Israeli leader expresses faith in Middle East talks But president warns in College Park lecture about having high hopes

October 08, 1997|By Michael Dresser | Michael Dresser,SUN STAFF

COLLEGE PARK -- Israeli President Ezer Weizman said yesterday that neither his people nor the Palestinians can expect to receive everything they want out of peace negotiations but warned they would "really have to be insane" to pull out of them now.

Delivering the first annual Anwar Sadat Lecture for Peace at the University of Maryland, Weizman noted that his country's talks with the Palestinian authority "are now in a very complex crisis" that is worsening relations with Egypt and Jordan.

But Weizman, Israel's ceremonial head of state, said he was certain that Prime Minister Benjamin Netanyahu will do his utmost to promote cooperation with the Palestinians.

"It could be that a lot of people have difficulty in understanding him," Weizman said of Netanyahu.

That oblique reference was the closest Weizman came to mentioning the controversy over a bungled attempt to assassinate a radical Palestinian leader in Amman, Jordan, last month.

Weizman's lecture, delivered one day after the 16th anniversary of Sadat's assassination in Cairo, dwelt more on the achievements of the Egyptian president and of slain Israeli Prime Minister Yitzhak Rabin than on the missteps of contemporary leaders.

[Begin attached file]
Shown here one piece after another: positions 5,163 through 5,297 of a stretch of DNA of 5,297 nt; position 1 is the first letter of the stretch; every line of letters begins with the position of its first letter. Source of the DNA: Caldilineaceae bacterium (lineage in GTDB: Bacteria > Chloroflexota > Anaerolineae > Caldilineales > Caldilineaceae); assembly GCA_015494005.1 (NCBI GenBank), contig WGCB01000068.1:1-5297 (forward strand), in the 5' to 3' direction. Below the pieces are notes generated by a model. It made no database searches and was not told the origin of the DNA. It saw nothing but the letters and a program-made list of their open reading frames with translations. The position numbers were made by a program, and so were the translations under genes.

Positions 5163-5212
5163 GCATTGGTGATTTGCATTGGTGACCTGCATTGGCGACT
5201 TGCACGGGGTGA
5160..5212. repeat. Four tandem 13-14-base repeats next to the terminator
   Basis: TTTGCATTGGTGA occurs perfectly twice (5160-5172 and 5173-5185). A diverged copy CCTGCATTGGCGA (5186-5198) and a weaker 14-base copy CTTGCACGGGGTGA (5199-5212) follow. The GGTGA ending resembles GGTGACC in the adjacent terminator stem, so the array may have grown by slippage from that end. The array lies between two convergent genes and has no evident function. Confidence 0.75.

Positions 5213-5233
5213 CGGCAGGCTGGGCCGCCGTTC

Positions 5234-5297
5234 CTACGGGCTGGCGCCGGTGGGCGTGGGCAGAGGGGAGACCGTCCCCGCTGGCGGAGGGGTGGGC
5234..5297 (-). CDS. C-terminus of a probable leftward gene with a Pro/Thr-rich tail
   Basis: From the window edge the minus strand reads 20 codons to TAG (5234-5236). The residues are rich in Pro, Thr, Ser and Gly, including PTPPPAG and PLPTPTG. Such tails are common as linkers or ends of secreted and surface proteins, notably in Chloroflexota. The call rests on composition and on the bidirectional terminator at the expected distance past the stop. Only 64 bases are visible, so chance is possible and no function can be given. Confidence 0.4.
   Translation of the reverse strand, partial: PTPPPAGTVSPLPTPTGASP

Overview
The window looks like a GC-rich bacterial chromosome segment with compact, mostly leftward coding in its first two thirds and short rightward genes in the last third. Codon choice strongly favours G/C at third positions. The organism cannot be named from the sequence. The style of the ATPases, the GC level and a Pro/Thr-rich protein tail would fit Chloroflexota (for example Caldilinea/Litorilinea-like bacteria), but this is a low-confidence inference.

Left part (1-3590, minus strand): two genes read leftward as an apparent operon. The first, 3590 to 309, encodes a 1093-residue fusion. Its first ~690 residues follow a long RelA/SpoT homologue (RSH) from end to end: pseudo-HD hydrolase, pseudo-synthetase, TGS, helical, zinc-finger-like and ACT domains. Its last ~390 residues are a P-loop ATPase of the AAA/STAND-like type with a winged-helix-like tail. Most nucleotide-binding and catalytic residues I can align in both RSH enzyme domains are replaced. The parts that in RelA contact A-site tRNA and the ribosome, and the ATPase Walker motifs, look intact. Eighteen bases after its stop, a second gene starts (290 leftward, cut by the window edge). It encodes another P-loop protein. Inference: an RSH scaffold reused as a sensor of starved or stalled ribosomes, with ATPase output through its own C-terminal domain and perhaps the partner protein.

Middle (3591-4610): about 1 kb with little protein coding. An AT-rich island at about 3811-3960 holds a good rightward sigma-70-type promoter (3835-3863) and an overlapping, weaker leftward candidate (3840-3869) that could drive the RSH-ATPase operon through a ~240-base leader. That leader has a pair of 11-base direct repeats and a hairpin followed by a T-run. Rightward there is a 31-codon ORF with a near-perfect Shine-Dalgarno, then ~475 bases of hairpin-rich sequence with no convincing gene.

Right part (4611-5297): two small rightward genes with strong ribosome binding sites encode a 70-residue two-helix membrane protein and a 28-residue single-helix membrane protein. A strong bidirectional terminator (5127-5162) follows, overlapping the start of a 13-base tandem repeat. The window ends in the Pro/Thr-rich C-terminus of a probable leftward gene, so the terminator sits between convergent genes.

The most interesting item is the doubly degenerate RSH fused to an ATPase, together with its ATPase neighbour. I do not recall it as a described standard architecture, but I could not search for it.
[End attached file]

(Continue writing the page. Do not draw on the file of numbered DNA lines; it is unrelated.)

Weizman, who was introduced by Sadat's widow, Jihan Sadat, hailed the two men as "great leaders" who paid with their lives for their efforts at Arab-Israeli peace.

"Both Sadat and Rabin understood that one has to 'grab the moment' and to rise above personal feelings, above memories of the past, above the expected opposition at home and perform an act that for them personally was very difficult at the time," he said.

He said Israelis must not lose faith in the peace process despite recent terror attacks on civilians. But he warned both sides against unreasonable expectations.

"It is worth stating here, both to my people and to the Palestinian people, that we will not receive everything and they will not receive everything," he said.

Weizman was defense minister under Prime Minister Menachem Begin at the time of the 1978 Camp David peace accords.

Pub Date: 10/08/97

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